7 books by Singapore writers to look forward to in 2022

The Verifiers by Jane Pek (left) and Searching For Lee Wen by Chan Li Shan. PHOTOS: VINTAGE, EPIGRAM BOOKS

SINGAPORE - As people turn the page to a new year, 2022 promises a bumper crop of exciting new titles from home-grown authors. Here are seven books with a Singapore connection to look forward to this year.

1. The Verifiers

By Jane Pek
Expected on Feb 22

Claudia Lin, a mystery enthusiast with an English literature degree, gets recruited as a sleuth for Veracity, a dating detective agency in New York City.

She verifies people's online lives - or uncovers their lies, whatever the case may be - while fending off her own family's snooping into her work and love life.

But when a client with an unusual request goes missing, Claudia winds up breaking protocol to investigate.

The debut novel from Pek, a Singaporean lawyer based in New York, has gained early praise from acclaimed authors such as Emily St John Mandel and National Book Award winner Charles Yu.

2. Searching For Lee Wen

By Chan Li Shan
Expected in April

Chan delves into the story of one of Singapore's most prominent performance artists: Lee, a Cultural Medallion recipient famed for his iconic Yellow Man series, who died in 2019, aged 61, from a lung infection.

Chan is a mental-health advocate and PhD candidate at the University of Hawai'i at Manoa, where she has been awarded the Biography Prize for her work on Lee.

Last year, the Singaporean published a picture book on the artist, Yellow Man, which was illustrated by comic artist Weng Pixin.

3. Watersong

By Clarissa Goenawan
Expected on June 9


The Indonesia-born Singaporean's third novel is, like its predecessors Rainbirds (2018) and The Perfect World Of Miwako Sumida (2020), an offbeat mystery set in Japan.

Shouji Arai is haunted by dreams of drowning and the words of a fortune teller, who warned him to avoid three women with water in their names.

After crossing a powerful client, he flees to Tokyo to track down his missing girlfriend Youko - only to realise that not everything she told him about herself was true.

4. Lucie Yi Is Not A Romantic

By Lauren Ho
Expected on June 21


The Singapore-based Malaysian author cracked The Straits Times' bestsellers list for fiction in 2020 with her frothy debut Last Tang Standing, and is now back for romcom round two.

After a disastrous break-up, management consultant Lucie Yi no longer wants to wait around for Mr Right to have kids.

Instead, she signs up for an elective co-parenting website to find someone to platonically have a baby with.

When she moves back home to Singapore, however, she must face the displeasure of her traditional family, as well as the reappearance of her ex-fiance.

5. The Interpreter's Daughter

By Teresa Lim
Expected on June 23

The London-based author, who grew up in Singapore, was inspired to trace the history of her family by a treasured photograph taken in Hong Kong in 1935.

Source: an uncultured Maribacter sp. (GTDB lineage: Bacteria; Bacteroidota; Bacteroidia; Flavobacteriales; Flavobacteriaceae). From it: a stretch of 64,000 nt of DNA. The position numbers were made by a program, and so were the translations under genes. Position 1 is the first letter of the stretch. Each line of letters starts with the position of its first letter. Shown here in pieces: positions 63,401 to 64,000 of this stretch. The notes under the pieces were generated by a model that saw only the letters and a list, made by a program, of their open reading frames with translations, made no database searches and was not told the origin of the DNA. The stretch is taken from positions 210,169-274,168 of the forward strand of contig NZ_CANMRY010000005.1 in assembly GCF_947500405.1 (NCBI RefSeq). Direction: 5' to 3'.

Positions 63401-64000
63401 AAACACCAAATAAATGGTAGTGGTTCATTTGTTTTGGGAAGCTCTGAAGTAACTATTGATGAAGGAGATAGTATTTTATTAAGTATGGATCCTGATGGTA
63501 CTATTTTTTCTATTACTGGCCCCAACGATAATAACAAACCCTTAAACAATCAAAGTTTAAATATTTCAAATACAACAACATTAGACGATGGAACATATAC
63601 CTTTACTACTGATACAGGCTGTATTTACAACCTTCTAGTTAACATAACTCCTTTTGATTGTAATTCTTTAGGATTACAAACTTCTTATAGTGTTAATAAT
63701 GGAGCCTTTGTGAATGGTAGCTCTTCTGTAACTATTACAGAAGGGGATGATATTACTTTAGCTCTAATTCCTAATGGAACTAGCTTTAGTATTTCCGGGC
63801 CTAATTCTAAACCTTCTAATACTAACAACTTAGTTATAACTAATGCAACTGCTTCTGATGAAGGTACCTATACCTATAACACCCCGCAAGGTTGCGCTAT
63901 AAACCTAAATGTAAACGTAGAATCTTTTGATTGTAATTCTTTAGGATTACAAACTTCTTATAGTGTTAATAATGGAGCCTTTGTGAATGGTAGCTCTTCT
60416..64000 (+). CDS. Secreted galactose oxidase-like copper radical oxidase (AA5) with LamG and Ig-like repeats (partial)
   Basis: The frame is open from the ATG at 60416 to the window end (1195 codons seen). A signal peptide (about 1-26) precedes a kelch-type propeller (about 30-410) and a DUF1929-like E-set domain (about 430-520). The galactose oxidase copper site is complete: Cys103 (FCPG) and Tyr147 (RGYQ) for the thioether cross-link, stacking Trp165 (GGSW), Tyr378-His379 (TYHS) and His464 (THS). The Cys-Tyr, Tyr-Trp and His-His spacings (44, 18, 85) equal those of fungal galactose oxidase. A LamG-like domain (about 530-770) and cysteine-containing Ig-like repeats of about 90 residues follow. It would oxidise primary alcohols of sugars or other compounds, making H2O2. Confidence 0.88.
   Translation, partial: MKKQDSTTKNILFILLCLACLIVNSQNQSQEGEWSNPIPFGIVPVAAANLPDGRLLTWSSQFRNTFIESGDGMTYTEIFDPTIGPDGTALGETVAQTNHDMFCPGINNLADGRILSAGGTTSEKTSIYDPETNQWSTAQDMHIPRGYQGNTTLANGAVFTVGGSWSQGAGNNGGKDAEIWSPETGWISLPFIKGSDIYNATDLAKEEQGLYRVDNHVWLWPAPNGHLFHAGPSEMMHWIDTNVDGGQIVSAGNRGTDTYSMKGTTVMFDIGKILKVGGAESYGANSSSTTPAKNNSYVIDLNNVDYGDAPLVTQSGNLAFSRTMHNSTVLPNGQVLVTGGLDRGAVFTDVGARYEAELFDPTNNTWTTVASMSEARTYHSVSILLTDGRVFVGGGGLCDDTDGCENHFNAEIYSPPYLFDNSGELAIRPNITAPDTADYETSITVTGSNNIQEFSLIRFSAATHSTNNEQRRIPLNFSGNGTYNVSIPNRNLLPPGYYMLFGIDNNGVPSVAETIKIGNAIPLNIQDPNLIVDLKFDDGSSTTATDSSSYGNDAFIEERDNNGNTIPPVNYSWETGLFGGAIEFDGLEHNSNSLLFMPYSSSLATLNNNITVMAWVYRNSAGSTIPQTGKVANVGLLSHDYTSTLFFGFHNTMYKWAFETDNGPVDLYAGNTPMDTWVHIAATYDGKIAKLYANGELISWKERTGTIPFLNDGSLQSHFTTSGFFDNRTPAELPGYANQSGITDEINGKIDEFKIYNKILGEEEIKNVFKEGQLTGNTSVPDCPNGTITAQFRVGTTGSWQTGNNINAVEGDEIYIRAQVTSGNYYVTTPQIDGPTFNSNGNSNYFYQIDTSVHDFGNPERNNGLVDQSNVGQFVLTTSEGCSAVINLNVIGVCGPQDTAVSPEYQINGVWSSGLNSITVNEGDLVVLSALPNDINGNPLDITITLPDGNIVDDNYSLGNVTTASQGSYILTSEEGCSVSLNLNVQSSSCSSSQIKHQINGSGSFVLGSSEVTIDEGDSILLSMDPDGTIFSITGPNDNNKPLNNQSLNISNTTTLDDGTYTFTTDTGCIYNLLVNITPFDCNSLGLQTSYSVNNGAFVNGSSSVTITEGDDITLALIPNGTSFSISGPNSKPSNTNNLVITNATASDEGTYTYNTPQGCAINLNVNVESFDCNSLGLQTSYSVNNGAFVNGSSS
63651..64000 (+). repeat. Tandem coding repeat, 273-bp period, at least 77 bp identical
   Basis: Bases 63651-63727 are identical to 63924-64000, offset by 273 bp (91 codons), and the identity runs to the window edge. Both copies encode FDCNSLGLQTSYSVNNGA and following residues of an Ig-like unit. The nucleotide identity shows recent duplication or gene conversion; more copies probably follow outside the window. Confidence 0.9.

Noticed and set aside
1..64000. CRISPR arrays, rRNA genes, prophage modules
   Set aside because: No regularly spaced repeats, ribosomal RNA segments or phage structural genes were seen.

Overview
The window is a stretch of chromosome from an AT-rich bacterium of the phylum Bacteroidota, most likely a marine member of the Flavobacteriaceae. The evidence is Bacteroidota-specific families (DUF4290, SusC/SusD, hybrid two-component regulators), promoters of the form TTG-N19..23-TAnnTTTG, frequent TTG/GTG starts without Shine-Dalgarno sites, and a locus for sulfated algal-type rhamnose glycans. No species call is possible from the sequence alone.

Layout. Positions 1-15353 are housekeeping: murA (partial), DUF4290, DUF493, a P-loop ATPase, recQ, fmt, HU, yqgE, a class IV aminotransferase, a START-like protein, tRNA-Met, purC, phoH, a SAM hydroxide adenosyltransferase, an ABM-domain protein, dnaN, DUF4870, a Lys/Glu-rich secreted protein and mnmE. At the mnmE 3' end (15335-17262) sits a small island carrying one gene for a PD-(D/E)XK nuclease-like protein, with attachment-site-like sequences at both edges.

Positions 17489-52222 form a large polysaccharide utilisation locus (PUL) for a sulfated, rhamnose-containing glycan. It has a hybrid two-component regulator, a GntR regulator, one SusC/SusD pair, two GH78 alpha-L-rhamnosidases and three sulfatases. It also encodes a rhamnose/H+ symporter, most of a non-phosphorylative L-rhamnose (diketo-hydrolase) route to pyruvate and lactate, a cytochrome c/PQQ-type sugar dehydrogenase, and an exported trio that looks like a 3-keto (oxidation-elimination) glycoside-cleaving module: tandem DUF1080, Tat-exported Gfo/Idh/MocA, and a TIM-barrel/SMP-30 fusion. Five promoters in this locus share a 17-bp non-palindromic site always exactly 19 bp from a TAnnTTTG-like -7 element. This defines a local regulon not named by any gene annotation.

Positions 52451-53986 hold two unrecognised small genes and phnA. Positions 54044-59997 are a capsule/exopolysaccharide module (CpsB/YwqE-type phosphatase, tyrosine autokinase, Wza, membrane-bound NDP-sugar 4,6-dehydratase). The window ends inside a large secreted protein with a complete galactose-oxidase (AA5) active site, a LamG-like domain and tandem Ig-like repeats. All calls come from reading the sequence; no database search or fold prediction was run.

In the last years of her life, Lim's mother had copies of the portrait made for those in it who were still alive.

Lim was fascinated by the fierce beauty of her great-aunt Fanny in the photograph, but wondered why Fanny never seemed to feature in the stories the family told.

Researching Fanny's past, she discovered remarkable stories, from ghost husbands and working-class feminists in 19th-century south China to wartime Singapore to a long-buried family tragedy.

6. Counterfeit

By Kirstin Chen
Expected on July 21


Chinese-American lawyer Ava Wong has always played by the rules. But beneath the pictureperfect facade of her life, her marriage is crumbling, her toddler is driving her insane and she has not used her law degree in years.

When Winnie Fang, Ava's mysterious former college roommate from mainland China, resurfaces after 20 years, she draws Ava into a cunning scheme to import counterfeit luxury handbags.

Chen, a Singaporean writer who is based in San Francisco, was shortlisted for the Singapore Literature Prize for her second novel, Bury What We Cannot Take (2018).

Counterfeit has already been generating buzz, with screen rights optioned by Sony Pictures Television's TriStar.

7. The Genesis Of Misery

By Neon Yang
Expected in September

Singaporean author Neon Yang. PHOTO: ST FILE

Imagine Joan of Arc - the 15th-century teenager who led the French army into war based on her holy visions, then was burnt at the stake and later canonised as a saint - but in space.

Throw in some giant robots and you have the first of the Nullvoid Chronicles, a new science-fiction trilogy from Yang, author of the Tensorate fantasy series (2017 to 2019) and one of the first Singaporean finalists for the Hugo and Nebula Awards.

Misery Nomaki, raised on a remote moon colony, hears the voice of an angel. This is probably a delusion brought on by hereditary space exposure, but Misery's survival depends on keeping up the charade and convincing the Emperor of the Faithful of the visions' veracity. But what if it is all in fact real?

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